John Benge was a prominent Cherokee and Indian trader. He was born circa 1760 probably in the Cherokee village Toquo.
His father was a John Benge and his mother was Wurteh who were part of an influential Cherokee family.
Early Life and Education
John Benge was born in Overhill Town, Cherokee Nation in 1762. He was the son of a Scots-Irish trader and a Cherokee woman.
He was the eldest of three children. He was raised in the Cherokee matrilineal kinship and clan system, and he considered himself part of his mother’s family.
As a young adult, he was a member of the Indian Police and sheriff in the Old Skin Bayou District of the Cherokee Nation. He later deeded some land to the Cherokee Nation for their cemetery and school. He was also a deputy US Marshall.
John Benge had an impressive professional career. He was a renowned hurler and played for several teams. He was also a coach.
After his playing days were over, he turned to teaching. He began his teaching career at Sam Houston State University in the 1950s.
His work with the school’s baseball team led to a trip to the NAIA College World Series. He was named the coach of the tournament’s winning team in 1963.
While at Sam Houston State, Benge worked closely with famed coach Samuel Hayden Malone. The duo won the school’s first NAIA World Series in 1963.
Achievements and Honors
John is a man of many talents. A proud father, he was an avid golfer, and loved sharing a good book with his wife of 35 years. He also enjoyed annual trips to Oak Island, NC, where he could be found on his beach house, the Brig-a-dune.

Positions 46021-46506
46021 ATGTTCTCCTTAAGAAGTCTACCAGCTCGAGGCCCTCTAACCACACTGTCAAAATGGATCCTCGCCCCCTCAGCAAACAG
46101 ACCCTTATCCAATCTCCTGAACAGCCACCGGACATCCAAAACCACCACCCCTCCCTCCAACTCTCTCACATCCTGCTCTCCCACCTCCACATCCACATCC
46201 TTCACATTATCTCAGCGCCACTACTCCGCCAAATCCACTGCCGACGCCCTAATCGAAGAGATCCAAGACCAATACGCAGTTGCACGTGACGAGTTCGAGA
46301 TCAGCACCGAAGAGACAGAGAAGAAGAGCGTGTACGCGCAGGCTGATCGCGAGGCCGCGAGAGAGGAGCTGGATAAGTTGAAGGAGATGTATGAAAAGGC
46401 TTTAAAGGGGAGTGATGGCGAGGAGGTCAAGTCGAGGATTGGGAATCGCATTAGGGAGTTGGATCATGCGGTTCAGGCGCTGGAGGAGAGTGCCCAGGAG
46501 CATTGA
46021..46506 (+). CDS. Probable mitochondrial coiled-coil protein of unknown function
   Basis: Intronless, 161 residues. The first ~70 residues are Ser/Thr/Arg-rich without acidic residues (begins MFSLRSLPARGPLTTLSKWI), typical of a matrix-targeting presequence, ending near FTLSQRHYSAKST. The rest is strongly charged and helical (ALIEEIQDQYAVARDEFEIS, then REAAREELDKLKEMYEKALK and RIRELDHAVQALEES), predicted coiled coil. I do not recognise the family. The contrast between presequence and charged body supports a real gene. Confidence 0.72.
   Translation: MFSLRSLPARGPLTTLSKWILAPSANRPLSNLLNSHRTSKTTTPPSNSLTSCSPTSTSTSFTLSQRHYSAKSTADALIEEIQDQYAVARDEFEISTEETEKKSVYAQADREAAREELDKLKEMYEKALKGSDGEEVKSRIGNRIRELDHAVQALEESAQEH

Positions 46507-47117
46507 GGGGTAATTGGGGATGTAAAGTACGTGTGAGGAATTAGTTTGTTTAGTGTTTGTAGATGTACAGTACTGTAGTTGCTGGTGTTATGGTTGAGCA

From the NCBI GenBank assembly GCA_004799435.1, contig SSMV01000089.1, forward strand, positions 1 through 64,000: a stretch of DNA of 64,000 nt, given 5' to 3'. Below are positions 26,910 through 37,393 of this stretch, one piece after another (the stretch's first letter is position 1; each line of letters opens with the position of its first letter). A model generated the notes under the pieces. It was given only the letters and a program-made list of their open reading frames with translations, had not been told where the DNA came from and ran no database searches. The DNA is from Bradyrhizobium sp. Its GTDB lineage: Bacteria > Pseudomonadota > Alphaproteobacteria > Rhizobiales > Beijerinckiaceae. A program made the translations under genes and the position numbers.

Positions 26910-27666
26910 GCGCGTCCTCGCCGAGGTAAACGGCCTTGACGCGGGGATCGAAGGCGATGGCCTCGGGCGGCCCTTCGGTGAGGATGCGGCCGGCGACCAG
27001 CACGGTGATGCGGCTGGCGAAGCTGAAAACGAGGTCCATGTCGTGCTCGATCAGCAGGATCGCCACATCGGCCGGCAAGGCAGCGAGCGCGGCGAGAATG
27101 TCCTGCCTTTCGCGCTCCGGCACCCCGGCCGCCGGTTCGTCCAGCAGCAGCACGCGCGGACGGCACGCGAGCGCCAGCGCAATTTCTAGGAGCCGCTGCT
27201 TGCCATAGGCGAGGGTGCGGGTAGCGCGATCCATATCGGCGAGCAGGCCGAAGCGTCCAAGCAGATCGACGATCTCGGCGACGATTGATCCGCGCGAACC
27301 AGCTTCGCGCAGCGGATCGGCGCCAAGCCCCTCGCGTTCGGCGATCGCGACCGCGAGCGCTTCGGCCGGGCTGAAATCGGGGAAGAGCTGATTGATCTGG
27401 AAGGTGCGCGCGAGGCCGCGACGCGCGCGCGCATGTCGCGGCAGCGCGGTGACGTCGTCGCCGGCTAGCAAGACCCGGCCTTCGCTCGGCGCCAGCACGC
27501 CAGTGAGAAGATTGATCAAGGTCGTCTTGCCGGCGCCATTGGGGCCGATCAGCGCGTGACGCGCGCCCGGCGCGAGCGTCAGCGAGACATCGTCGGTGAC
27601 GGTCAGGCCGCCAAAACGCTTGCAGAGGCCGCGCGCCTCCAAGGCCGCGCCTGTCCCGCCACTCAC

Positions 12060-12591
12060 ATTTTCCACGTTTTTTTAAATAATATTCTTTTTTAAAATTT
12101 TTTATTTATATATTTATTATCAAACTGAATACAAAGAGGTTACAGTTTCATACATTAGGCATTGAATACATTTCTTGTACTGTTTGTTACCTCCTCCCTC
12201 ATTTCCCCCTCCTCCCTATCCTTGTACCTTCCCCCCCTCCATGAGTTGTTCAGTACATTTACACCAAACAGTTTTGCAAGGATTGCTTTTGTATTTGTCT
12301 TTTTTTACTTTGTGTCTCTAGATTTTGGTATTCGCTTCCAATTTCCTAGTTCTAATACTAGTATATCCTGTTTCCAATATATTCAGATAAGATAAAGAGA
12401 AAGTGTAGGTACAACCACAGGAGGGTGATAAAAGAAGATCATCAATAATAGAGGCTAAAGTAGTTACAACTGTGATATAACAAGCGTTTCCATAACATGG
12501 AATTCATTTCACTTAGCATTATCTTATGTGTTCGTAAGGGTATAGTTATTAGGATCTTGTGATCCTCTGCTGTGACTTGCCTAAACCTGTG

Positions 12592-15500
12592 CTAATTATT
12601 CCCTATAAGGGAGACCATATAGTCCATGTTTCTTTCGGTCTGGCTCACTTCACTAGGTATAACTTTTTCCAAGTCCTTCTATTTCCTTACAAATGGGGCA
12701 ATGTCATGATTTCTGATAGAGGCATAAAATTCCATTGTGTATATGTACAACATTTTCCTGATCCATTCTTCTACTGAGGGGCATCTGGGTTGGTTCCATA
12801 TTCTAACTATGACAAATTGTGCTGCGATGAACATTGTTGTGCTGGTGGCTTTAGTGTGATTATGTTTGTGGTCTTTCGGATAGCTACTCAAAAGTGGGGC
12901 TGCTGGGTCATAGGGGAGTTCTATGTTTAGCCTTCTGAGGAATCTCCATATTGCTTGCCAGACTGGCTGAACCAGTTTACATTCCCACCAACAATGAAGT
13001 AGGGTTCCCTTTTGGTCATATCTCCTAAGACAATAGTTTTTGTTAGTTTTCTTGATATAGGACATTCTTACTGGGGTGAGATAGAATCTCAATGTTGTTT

He was also an avid astronomer and aficionado of all things aerospace. He was an accomplished sailor and served in the Navy for several years.
As for awards and accolades, he was not shy about claiming his own. He was a member of a small group of medical professionals whose case submissions were recently honored with an Aurora Award, one of the most prestigious in the field. The Aurora awards are presented at the annual Kerecis Northern Lights Wound Workshop in Iceland.
John Benge was a proud man, with a deep love for his family. He was a devoted husband, father, grandfather and great-grandfather. He loved to be outdoors and enjoyed fishing, hunting, gardening, history and politics.
He also was an active member of his church. He was also a good cook and loved to share his food with others. He enjoyed annual trips to the beach, where he could spend time with his family.
John Benge inherited the bulk of his net worth from his father, who was a trader. He also inherited his mother’s wealth and her influence in the Cherokee Nation.
He had many children, including a son named Riddle (known as John Riddle Benge) who was born in the Old Skin Bayou District of the Cherokee Nation in 1840. He married Caroline Takey Gordon, daughter of John Gordon and Lucy McPherson.
In 1777, when Dragging Canoe and his party moved southwest from eastern Tennessee, John Benge also relocated his family to Running Water, one of the Chickamauga Lower Towns in the Piedmont. Bob, known as “Captain Bench,” along with his half-brother The Tail and cousin Tahlonteeskee got old enough to join their maternal uncle John Watts in fighting the Chickamauga wars.